Let . This function is decreasing and non-negative on [1,∞), and the nth term of the series is f(n).
diverges by the integral p-test (since is less than 1), the series must also diverge.
By the magic of the integral test, we get a p-test for series like we had for improper integrals. The series
converges if p > 1 and diverges otherwise.
The big catch to the integral test is that there are integrals we can't evaluate. If we can't evaluate the integral, the integral test is worthless. Sometimes, the gremlins shake the box so hard that we can't decide whether to open it or not. We need another test to figure out if we should open it or not.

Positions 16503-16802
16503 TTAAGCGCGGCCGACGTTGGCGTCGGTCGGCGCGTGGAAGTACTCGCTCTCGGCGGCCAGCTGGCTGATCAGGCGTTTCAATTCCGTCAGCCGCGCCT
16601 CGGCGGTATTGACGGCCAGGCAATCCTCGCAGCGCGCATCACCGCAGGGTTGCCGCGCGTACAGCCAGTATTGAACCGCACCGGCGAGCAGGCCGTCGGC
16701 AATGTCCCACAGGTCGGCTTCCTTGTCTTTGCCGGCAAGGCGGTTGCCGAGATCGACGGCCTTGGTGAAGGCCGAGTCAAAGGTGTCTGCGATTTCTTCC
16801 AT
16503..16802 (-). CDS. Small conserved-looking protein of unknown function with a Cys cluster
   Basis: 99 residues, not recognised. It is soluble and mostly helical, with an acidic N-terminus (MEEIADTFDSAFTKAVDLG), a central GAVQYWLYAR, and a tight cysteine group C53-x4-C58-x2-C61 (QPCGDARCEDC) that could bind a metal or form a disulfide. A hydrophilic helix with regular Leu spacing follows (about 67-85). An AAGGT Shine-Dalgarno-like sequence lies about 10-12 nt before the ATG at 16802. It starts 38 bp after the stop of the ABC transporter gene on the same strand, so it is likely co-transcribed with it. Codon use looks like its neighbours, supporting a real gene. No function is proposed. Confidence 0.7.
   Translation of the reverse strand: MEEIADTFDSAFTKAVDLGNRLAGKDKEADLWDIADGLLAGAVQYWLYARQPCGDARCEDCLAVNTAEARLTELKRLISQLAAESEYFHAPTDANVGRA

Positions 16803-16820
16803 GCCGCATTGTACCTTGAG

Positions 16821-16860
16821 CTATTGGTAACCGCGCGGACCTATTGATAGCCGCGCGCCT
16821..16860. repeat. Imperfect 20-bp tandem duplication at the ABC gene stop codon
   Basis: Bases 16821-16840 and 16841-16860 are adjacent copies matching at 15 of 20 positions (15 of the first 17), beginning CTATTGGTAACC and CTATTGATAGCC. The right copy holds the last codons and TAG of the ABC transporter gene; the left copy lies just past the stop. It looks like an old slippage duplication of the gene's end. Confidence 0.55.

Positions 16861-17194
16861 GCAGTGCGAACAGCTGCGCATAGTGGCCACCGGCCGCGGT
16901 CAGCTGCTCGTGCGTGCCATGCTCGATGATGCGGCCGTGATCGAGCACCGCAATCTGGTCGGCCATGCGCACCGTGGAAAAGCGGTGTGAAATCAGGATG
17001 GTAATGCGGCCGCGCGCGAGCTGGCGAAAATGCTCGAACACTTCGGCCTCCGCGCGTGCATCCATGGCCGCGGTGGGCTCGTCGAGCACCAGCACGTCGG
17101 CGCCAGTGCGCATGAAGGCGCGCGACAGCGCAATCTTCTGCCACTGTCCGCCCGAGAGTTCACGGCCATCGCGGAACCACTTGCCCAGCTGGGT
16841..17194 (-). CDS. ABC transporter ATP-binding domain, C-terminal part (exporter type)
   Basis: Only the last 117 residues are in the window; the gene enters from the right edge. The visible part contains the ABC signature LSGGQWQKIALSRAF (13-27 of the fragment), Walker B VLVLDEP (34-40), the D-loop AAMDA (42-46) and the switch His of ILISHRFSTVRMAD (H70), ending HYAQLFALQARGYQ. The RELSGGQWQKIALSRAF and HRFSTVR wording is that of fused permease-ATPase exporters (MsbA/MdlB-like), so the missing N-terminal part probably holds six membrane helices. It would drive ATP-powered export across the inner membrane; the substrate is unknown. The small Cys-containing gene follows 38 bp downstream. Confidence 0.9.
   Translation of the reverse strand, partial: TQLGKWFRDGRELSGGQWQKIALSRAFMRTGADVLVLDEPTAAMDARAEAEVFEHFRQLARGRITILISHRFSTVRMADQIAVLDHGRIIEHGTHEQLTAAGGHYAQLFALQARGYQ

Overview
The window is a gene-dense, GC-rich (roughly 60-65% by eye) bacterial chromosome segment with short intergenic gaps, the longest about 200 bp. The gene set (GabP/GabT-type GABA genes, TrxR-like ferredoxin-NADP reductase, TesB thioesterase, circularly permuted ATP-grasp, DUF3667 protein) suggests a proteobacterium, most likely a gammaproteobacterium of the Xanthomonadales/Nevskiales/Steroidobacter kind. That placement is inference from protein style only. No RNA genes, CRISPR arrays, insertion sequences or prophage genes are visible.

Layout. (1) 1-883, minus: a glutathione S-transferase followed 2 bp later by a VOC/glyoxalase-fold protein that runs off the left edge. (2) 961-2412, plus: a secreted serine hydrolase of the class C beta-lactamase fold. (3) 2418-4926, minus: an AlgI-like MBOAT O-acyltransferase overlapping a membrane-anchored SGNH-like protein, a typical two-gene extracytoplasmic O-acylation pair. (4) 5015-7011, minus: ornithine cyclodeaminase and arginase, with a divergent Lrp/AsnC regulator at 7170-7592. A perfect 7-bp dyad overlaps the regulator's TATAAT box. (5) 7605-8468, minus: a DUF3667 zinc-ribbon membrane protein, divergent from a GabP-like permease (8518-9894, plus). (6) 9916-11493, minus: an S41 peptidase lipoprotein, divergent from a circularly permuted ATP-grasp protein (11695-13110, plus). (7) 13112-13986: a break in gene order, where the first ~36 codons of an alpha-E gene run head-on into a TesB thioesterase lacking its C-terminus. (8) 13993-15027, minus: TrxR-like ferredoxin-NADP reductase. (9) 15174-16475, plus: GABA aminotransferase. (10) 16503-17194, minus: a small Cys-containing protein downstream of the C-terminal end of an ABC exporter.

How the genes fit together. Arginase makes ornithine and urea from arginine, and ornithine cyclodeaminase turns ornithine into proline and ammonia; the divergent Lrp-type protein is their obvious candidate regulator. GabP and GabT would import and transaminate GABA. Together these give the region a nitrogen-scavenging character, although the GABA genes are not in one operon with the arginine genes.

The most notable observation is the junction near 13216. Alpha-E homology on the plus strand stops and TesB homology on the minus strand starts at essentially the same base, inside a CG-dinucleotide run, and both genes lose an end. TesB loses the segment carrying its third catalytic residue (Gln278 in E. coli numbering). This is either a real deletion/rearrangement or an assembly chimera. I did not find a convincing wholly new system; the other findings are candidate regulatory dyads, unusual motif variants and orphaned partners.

There are also situations where we aren't allowed to use the integral test because the function f doesn't satisfy the hypotheses. In order to use the integral test, the function that describes the terms has to be non-negative and decreasing on [c,∞).